Booz Allen Hamilton Holding Corporation has agreed to pay the United States $377,453,150 to resolve allegations that it violated the False Claims Act by improperly billing commercial and international costs to its government contracts. Booz Allen, which is headquartered in McLean, Virginia, provides a range of management, consulting, and engineering services to the government, as well as commercial and international customers.

Under government contracting rules, there must be a nexus between the costs charged to a government contract and the objective of the contract. Thus, a contractor may charge to a government contract costs directly related to that contract, as well as indirect costs that benefit multiple contracts including the government contract. A contractor may not charge costs to a government contract, however, that have no relationship to that contract. This prohibition prevents government contractors from using taxpayer funds to subsidize non-government related work.

The settlement announced today resolves allegations that from approximately 2011 to 2021, Booz Allen improperly charged costs to its government contracts and subcontracts that instead should have been billed to its commercial and international contracts. In particular, the government alleged that Booz Allen improperly allocated indirect costs associated with its commercial and international business to its government contracts and subcontracts that either had no relationship to those contracts and subcontracts or were allocated to those contracts and subcontracts in disproportionate amounts. The government further alleged that Booz Allen failed to disclose to the government the methods by which it accounted for costs supporting its commercial and international businesses. As a result, Booz Allen obtained reimbursement from the government for the costs of commercial activities that provided no benefit to the United States.

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“Government contractors must turn square corners when billing the government for costs under government contracts,” said Principal Deputy Assistant Attorney General Brian M. Boynton, head of the Justice Department’s Civil Division. “Today’s settlement demonstrates our commitment to hold accountable contractors that knowingly overcharge the government and enrich themselves at the expense of the American taxpayers.”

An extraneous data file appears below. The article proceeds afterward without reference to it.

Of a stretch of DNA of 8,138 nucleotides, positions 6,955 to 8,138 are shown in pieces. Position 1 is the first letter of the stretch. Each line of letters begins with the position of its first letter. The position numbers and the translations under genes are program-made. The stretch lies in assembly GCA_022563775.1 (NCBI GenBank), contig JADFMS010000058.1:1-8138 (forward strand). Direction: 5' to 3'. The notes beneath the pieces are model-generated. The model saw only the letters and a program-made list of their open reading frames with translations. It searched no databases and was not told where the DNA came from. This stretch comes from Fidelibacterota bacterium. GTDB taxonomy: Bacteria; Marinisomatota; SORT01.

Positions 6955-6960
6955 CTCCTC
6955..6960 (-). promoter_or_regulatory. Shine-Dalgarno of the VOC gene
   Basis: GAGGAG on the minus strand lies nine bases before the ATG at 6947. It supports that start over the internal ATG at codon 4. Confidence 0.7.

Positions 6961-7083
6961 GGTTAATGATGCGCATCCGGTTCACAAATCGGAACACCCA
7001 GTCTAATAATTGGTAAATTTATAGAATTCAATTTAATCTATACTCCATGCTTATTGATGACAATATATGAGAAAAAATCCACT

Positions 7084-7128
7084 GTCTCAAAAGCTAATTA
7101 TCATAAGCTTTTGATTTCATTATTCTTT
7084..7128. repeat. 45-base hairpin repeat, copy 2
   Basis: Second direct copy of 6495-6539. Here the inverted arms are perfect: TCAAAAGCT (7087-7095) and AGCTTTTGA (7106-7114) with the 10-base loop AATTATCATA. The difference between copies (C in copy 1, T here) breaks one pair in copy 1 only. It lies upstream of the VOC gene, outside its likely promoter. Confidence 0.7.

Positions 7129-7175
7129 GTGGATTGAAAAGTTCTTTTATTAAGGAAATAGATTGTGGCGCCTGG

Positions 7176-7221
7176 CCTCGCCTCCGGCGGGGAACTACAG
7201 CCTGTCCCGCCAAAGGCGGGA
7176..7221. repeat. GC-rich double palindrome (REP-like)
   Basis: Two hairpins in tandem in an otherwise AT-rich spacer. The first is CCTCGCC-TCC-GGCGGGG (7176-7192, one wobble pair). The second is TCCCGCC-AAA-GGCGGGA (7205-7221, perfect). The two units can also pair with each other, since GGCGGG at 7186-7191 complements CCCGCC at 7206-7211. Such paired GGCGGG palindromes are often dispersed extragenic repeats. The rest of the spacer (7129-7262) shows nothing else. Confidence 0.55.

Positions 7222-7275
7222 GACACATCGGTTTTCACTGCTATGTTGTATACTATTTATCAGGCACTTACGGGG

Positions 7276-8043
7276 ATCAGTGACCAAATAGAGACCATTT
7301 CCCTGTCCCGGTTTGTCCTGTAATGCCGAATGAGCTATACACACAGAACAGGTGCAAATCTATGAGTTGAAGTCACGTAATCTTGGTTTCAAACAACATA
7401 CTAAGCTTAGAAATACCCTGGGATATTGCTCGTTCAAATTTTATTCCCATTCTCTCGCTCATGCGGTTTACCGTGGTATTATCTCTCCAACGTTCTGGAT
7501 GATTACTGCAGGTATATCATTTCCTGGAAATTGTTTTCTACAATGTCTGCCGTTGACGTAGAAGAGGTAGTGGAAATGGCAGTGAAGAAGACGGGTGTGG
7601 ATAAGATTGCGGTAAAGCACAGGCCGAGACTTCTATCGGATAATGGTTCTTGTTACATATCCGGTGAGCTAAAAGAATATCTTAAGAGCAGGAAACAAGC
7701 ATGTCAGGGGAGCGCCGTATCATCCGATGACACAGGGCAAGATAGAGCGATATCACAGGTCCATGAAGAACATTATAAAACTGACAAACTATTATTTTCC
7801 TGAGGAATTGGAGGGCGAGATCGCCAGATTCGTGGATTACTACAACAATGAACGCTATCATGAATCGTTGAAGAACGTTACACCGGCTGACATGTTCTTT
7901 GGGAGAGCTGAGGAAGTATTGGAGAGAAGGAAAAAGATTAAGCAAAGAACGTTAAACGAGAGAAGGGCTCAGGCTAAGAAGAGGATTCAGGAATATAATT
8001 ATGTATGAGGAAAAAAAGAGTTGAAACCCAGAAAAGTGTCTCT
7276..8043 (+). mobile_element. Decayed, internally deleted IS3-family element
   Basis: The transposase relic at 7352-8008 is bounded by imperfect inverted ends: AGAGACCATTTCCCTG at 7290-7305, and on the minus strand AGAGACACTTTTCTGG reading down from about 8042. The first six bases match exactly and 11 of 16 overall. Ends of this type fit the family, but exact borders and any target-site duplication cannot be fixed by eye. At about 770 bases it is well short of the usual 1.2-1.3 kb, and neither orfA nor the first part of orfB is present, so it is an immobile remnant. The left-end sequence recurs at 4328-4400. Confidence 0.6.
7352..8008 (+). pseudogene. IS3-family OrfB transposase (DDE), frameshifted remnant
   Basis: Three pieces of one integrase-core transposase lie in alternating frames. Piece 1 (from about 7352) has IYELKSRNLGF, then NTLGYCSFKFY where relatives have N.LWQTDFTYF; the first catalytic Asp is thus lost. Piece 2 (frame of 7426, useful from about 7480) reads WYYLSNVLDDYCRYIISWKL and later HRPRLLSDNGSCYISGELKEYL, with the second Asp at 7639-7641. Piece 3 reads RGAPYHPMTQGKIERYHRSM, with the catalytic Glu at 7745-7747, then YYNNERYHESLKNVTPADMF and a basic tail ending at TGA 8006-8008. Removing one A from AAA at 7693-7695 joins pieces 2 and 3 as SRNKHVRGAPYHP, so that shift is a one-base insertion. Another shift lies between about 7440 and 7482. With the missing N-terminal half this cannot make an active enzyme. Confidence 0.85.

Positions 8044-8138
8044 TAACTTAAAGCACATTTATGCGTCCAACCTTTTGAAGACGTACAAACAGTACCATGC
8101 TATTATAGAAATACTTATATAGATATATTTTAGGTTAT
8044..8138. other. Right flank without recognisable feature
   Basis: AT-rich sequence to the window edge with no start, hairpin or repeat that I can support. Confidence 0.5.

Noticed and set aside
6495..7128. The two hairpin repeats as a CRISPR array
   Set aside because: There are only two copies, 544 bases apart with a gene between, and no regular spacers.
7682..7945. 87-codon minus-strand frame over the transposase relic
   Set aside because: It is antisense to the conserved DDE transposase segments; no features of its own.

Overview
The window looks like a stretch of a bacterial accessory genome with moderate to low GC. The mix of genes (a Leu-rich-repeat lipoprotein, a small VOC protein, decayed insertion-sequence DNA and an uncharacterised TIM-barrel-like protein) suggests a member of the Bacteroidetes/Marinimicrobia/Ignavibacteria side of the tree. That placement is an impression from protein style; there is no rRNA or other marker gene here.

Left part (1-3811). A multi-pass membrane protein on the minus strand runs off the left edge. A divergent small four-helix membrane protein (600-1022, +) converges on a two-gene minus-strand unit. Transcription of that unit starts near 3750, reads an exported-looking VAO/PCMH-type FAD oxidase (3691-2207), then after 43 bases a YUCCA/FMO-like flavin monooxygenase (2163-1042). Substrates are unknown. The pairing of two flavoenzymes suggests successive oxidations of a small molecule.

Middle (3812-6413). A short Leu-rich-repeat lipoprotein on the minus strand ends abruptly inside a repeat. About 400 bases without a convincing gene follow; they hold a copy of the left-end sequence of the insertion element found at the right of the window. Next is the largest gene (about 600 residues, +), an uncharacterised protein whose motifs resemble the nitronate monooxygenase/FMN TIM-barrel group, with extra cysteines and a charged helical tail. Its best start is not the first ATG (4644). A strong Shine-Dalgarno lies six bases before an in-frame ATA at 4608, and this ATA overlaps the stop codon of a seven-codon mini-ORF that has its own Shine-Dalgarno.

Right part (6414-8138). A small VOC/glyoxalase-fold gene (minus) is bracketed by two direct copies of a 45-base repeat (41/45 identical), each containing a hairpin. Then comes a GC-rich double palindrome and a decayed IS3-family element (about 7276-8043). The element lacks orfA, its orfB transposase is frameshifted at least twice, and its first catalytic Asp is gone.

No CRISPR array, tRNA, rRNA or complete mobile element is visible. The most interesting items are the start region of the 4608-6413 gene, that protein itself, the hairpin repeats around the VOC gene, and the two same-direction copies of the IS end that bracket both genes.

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“This settlement, which is one of the largest procurement fraud settlements in history, demonstrates that the United States will pursue even the largest companies and the most complex matters where taxpayer funds are alleged to have been pilfered,” said U.S. Attorney Matthew M. Graves for the District of Columbia. “The Justice Department is committed to ferreting out all fraud, waste, and abuse in government programs — small or large, simple or complex.”

“The Defense Contract Audit Agency (DCAA) appreciates the opportunity to support the Justice Department and our law enforcement partners by providing expert financial assistance regarding enforcement of the False Claims Act,” said Director Terri Dilly of the DCAA. “This interagency cooperation provides a strong safeguard for appropriate use of taxpayer dollars.”

The settlement resolved a lawsuit filed under the qui tam or whistleblower provision of the False Claims Act, which permits private parties to file suit on behalf of the United States for false claims and share in a portion of the Government’s recovery. The qui tam lawsuit was filed by Sarah Feinberg, a former Booz Allen employee, and is captioned United States ex rel. Feinberg, v. Booz Allen Hamilton, Inc., Civ. A. No. 16-1911 (D.D.C.). Ms. Feinberg will receive $69,828,832 in connection with the settlement.

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The resolution obtained in this matter was the result of a coordinated effort between the Civil Division’s Commercial Litigation Branch, Fraud Section, the U.S. Attorney’s Office for the District of Columbia, the Defense Contract Management Agency’s Contract Integrity Center, and the DCAA’s Operations Investigative Support Division, with assistance by agents from the Defense Criminal Investigative Service and FBI, and Inspector Generals from the Central Intelligence Agency, National Security Agency, U.S. Postal Service, U.S. Army, U.S. Air Force, National Reconnaissance Office, Department of Homeland Security, and National Geospatial Intelligence Agency.

This matter was handled by attorneys Dan Schiffer and Chris Reimer of the Civil Division and Assistant U.S. Attorney Brian Hudak for the District of Columbia, with assistance from DCAA’s Operations Investigative Support Division, in particular DCAA Auditors Igor Yegoroff, Myron Antoniw, and Tim Chase.